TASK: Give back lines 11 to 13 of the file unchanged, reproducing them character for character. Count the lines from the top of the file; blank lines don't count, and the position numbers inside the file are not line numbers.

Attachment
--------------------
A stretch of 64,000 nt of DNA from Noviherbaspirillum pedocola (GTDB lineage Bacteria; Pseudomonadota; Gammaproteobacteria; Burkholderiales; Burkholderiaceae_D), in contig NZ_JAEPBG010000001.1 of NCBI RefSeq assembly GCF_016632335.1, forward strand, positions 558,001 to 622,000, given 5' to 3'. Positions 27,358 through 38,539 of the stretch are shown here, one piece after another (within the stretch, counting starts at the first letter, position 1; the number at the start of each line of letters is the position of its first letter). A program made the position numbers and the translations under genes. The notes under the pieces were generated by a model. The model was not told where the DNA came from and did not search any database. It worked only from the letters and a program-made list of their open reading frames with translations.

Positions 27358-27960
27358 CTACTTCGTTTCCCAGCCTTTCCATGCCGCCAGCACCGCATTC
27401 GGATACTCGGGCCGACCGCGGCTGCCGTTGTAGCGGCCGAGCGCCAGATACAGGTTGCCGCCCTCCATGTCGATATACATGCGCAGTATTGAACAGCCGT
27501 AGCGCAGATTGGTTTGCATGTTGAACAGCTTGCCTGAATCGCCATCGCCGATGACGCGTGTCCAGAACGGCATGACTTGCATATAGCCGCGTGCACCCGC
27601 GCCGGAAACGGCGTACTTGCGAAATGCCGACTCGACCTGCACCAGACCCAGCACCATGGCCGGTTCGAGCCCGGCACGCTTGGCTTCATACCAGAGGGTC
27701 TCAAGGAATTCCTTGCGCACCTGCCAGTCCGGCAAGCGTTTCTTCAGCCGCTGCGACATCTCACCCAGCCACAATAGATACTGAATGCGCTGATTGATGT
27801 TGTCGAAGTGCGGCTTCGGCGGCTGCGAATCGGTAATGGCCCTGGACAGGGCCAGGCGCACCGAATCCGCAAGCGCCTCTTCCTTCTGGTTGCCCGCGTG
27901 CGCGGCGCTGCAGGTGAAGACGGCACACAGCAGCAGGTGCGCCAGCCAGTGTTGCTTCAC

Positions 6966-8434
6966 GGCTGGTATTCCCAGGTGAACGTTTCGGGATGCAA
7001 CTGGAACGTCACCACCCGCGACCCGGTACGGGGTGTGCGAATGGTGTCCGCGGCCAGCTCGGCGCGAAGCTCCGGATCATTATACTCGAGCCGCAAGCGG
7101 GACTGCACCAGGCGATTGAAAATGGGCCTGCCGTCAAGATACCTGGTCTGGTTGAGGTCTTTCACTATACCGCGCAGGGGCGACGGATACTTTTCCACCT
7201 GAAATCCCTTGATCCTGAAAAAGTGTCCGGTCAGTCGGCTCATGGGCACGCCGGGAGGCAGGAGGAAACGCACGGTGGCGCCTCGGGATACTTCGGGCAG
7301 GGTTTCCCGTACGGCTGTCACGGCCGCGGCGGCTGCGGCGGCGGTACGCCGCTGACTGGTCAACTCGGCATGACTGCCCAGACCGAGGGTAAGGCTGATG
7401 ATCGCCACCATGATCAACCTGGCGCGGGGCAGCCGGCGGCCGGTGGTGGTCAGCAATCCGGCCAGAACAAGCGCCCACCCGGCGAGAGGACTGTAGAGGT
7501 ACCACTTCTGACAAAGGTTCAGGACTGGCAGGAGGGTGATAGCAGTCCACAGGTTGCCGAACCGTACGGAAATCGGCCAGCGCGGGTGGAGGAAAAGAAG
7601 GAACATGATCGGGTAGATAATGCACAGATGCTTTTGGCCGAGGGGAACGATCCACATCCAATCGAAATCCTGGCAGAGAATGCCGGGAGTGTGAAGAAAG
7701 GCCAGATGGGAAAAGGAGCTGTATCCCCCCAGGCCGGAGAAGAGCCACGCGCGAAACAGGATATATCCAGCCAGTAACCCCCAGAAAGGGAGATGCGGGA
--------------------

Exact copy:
6966 GGCTGGTATTCCCAGGTGAACGTTTCGGGATGCAA
7001 CTGGAACGTCACCACCCGCGACCCGGTACGGGGTGTGCGAATGGTGTCCGCGGCCAGCTCGGCGCGAAGCTCCGGATCATTATACTCGAGCCGCAAGCGG
7101 GACTGCACCAGGCGATTGAAAATGGGCCTGCCGTCAAGATACCTGGTCTGGTTGAGGTCTTTCACTATACCGCGCAGGGGCGACGGATACTTTTCCACCT